If you order your rose Henry Kelsey online, then they most likely shipped it to you as a bareroot plant. Many growers are intimidated by these but there is no reason to. Before you dig the hole, soak the plant overnight in a bucket of lukewarm water to rehydrate it. Then dig yourself a hole that is wide enough to handle all the roots it came with, and deep enough to allow you to mound up your soil mix in the center of the hole and still keep the bud union an inch or two below the surface of the soil.

Once you have the hole dug, set your rose Henry Kelsey on top of the mound of soil and spread the roots outward in all directions. Then back fill the hole about halfway to start, using your new soil mix. Take the garden hose and water the loose soil heavily so it flows around the roots. Back fill the hole the remaining way and water it heavily one last time to firmly set the soil.

Caring for Henry Kelsey Roses:

Taking care of the rose Henry Kelsey is pretty straight forward. As I said earlier, you have to make sure that you monitor its moisture level so that you are not making it overly susceptible to blackspot and other diseases. One deep watering per week should be sufficient for most areas, but if the soil is not drying out sufficiently between waterings, space them out accordingly.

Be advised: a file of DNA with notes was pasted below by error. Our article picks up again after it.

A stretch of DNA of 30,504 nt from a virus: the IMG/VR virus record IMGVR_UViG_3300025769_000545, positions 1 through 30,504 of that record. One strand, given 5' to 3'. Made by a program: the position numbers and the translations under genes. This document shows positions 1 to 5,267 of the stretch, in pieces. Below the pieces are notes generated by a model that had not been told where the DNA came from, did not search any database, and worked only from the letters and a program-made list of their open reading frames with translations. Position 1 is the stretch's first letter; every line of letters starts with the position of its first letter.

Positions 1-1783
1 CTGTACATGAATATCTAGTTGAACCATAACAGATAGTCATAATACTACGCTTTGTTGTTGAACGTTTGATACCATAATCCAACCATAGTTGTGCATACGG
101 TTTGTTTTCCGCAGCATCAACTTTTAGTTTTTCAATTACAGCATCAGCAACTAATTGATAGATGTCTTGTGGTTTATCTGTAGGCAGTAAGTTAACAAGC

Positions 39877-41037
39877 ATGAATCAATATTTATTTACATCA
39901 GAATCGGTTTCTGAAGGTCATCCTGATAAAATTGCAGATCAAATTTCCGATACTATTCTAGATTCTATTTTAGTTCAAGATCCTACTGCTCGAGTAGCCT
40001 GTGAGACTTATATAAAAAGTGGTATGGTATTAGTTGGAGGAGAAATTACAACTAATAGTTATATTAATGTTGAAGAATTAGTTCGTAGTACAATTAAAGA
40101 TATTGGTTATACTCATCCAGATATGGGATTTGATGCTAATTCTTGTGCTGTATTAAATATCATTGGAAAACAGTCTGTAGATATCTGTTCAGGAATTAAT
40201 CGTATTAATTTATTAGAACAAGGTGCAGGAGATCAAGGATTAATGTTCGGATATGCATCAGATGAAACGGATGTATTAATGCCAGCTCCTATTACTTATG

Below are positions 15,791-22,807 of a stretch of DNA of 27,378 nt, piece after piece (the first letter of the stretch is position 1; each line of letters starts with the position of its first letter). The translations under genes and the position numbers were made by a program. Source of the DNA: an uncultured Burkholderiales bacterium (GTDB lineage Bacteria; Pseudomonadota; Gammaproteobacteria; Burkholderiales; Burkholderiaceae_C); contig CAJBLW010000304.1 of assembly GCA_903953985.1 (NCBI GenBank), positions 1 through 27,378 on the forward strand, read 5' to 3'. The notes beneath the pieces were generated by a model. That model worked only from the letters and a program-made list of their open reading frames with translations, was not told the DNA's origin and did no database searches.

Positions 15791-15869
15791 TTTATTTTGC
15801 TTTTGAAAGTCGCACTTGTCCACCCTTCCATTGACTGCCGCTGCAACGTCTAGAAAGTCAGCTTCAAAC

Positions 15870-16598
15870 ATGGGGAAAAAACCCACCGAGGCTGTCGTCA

You should give your Henry Kelsey roses a dose of a good granular all-purpose fertilizer in the early spring when the leaves begin to bud. For repeat bloomers such as this, you can give them another dose right before the first big bloom starts to open, and then another dose later on in midsummer to promote later blooms.